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NX: IO- and InterruptedException. Please Help!!!

Ulrich Heeger
Ranch Hand

Joined: Jun 06, 2003
Posts: 266
Hi everyone,
I would be very thankful if somebody could help me
I'm referring to this thread:
Andrew and Max suggested that when an IOException or InterruptedException occured within the methods predefined by DBAccess to throw a wrapping RuntimeException and exit. But how do you alert the user that the application will exit
In standalone mode you could exit at the client side like:

But in the remote mode?
With the code snippet above you would only provocate an exit at the client's side, but not a server shut down.
Another alternative would be to implement the application exit at the server side, within Data Class, like:

without throwing a FatalSystemException. The advantage of this solution would be that each remote client would get a RemoteException like Max wrote:

Andrew is right here, as usual. If either an IOException or Interrupted Thread Exception does happen, you're ok to just force a server crash. Your middle tier(or GUI, depending on your design) should in turn catch the RMI exception that accompanies a system crash, and in turn throw it's own TerribleException. The TerribleException is a BusinessException that you yourself created, and it chains the offending RMI exception.
The GUI displays a friendly message to the user informing them of the system crash, and logs the error. So, to wit, your System.exit(-1) on the server side has the effect of doing two things. It stops the server, and it (indirectly) causes an RMI exception to be thrown to all of the GUI clients, not just the one who made the call.

The disadvantage consists in the fact that in the standalone mode, the user won't get any information that the application will exit.
At some other place in this thread, Max wrote:

If the server goes, the client will get a RMI connection exception, which they can, in turn, treat as a TerribleException, etc.
Or, you could throw a TerribleException and start a Thread to shut down the server. Either works, though the latter can be messier.

I think the idea with a new thread can solve the problem by insisting throwin an unchecked exception, like this code snippet within the Data-Class demonstrates:

How have you handled this issue or do I complicate the problem?
Greetings
Ulrich
[ January 21, 2004: Message edited by: Ulrich Heeger ]
Ulrich Heeger
Ranch Hand

Joined: Jun 06, 2003
Posts: 266
Hi,
can somebody help me, please ...
Ulrich
Philippe Maquet
Bartender

Joined: Jun 02, 2003
Posts: 1872
Hi Ulrich,
Network mode :
------------


Standalone mode :
---------------


It's just a "big picture", to be adapted according to your implementation. But does it make sense ?
Best regards,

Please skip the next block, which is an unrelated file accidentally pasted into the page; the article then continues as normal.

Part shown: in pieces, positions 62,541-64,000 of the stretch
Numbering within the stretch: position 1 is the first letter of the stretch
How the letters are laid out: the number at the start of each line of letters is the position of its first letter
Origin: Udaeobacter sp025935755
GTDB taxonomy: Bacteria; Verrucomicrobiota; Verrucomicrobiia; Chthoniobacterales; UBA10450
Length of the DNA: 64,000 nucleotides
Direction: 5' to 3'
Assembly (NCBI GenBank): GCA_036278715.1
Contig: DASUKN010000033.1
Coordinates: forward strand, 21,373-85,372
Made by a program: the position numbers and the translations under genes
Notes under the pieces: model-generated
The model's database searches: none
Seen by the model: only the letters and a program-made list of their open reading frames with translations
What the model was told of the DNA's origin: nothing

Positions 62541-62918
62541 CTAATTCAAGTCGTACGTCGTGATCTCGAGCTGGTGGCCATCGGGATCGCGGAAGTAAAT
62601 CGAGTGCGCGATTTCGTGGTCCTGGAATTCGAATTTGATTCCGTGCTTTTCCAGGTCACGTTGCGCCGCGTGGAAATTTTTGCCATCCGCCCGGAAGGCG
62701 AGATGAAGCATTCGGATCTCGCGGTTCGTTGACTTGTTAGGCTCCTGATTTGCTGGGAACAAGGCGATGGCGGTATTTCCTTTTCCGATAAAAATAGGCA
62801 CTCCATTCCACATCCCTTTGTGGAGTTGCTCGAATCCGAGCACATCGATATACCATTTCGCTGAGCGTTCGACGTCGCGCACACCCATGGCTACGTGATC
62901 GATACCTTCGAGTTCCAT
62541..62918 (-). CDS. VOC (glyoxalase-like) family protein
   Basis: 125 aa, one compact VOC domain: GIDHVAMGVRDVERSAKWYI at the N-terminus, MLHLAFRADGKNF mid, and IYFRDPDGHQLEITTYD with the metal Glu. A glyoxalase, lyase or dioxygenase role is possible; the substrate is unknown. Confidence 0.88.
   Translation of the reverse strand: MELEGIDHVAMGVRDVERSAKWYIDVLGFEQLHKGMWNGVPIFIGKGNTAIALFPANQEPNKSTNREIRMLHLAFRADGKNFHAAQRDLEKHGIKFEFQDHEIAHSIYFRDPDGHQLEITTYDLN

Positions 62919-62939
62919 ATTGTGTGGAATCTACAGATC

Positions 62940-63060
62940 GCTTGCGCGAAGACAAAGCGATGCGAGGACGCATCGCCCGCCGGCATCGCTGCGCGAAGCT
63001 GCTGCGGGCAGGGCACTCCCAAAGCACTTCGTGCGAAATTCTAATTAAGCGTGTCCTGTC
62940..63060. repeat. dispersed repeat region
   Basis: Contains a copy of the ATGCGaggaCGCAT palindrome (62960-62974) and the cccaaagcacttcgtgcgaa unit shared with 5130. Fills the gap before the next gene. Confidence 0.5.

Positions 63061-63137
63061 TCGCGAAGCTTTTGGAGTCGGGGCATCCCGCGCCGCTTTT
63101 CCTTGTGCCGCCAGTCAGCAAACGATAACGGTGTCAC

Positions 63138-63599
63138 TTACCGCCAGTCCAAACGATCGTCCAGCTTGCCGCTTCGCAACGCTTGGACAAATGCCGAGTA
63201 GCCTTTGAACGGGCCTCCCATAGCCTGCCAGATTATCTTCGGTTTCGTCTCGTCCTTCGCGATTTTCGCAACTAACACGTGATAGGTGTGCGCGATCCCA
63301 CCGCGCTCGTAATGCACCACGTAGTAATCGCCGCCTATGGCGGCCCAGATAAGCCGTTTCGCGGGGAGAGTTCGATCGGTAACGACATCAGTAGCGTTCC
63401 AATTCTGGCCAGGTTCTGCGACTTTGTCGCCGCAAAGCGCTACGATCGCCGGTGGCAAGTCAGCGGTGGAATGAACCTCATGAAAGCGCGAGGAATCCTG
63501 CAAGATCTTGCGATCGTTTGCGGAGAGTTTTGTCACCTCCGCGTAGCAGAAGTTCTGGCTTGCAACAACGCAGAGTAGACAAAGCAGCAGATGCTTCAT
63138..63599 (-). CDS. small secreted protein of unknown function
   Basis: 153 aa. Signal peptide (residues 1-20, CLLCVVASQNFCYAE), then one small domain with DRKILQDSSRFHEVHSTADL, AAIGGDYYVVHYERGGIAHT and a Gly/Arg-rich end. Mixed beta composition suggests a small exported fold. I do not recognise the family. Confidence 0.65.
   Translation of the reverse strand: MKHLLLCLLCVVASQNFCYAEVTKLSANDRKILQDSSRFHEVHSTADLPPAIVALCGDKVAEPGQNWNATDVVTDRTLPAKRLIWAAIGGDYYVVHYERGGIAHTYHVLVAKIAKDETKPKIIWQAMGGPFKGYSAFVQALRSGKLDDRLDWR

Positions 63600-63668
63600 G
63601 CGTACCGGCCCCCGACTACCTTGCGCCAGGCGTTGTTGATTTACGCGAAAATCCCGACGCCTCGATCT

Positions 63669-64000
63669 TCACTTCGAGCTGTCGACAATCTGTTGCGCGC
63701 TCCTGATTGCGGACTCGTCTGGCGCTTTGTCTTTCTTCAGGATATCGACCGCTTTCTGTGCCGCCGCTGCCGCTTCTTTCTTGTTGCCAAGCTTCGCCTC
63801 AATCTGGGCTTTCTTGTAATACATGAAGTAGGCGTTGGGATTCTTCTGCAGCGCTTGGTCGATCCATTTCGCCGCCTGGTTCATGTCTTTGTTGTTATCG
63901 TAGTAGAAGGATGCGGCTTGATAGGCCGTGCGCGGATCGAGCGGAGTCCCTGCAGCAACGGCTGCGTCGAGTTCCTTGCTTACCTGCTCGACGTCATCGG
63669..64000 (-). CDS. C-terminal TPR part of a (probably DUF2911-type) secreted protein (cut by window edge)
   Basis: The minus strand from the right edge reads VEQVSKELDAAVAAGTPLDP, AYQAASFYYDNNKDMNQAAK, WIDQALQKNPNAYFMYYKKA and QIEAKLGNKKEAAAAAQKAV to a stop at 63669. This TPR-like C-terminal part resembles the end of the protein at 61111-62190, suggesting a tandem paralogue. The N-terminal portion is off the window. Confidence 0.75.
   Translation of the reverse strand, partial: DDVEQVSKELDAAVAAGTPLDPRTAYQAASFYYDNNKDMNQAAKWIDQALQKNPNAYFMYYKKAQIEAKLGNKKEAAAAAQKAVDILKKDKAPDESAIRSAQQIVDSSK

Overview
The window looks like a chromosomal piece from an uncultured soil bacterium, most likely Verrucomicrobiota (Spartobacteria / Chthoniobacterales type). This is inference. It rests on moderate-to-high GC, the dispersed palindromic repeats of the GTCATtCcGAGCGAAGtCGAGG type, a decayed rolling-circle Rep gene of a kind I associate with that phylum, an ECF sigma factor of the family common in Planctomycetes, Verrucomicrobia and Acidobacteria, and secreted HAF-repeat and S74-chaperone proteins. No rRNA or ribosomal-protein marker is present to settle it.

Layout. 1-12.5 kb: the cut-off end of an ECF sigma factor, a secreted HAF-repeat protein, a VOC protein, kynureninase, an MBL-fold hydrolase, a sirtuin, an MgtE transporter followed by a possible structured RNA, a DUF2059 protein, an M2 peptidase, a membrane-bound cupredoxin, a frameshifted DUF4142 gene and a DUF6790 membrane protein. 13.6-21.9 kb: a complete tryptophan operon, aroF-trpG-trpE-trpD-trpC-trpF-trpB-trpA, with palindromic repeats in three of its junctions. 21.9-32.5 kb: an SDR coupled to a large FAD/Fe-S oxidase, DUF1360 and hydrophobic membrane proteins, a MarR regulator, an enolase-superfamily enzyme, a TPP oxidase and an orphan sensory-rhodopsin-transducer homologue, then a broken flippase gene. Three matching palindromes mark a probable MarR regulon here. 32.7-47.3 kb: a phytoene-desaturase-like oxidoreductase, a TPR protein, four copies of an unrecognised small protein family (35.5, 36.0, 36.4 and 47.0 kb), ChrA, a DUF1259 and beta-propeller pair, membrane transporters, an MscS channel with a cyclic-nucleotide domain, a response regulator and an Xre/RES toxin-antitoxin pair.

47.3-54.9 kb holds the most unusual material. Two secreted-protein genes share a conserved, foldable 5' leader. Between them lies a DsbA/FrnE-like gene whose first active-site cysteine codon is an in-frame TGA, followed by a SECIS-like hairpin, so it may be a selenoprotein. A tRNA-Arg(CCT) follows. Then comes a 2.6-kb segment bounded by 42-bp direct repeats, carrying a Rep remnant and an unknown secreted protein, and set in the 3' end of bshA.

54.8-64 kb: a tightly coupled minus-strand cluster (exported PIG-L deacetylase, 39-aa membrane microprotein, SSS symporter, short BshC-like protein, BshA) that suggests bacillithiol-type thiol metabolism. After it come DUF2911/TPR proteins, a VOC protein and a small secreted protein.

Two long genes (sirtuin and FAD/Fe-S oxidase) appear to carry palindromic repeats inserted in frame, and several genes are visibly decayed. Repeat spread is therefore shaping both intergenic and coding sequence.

Phil.
Ulrich Heeger
Ranch Hand

Joined: Jun 06, 2003
Posts: 266
Hi Phil,
thank you for your reply.
It's just a "big picture", to be adapted according to your implementation. But does it make sense ?

that's the point.
I have three alternatives:
1. just throw a FatalSystemException without system.exit()
advantage: I don't have to care about a potential server shut down and to let the user decides if he wants to contact the Systemadmin to have a look on it.
disadvantage: like Andrew wrote:

My view is that something has happened that should not be possible to have happen, and we therefore no longer know whether we are in a valid state to continue processing.
We don't know if the user decides to inform the Systemadmin when this one will arrive and so on.
2. just system.exit() without throwing a FatalSystemException.
advantage: simple and effective the remote client will get a RemoteException and thus could make an application closing
disadvantage: in the standalone mode, the user doesn't get any message, in the network mode, the user only gets a remoteException without being informed that the server has arbitrarly been shut down due to an IO or InterruptedException.
3. the above solution
advantage: avoiding the danger of further transactions to a corrupted system. an appropriate message can be sent to the user.
disadvantage: The implementation solution with a second thread doesn't really satisfy me and like Max says can be messier. But I don't see another implementation solution?!
Comments?
Another question: Do you think it's recommendable to transform the exceptions of the Data Layer at the Business Layer in new exceptions or do you think it's ok to delegate these exceptions further to the GUI-Level and there to wrap them in a GUIException? (I have the 2-tier approach)
I'm really very happy about your help,
thanks a lot,
Ulrich
(PS: I will probably be in Brussels in the beginning of February, hope to see you there)
Philippe Maquet
Bartender

Joined: Jun 02, 2003
Posts: 1872
Hi Ulrich,
I have a class early in the morning tomorrow, so I cannot go further with this tonight. But I'll come back to this thread tomorrow night, promised !
Best,
Phil.
Philippe Maquet
Bartender

Joined: Jun 02, 2003
Posts: 1872
Hi Ulrich,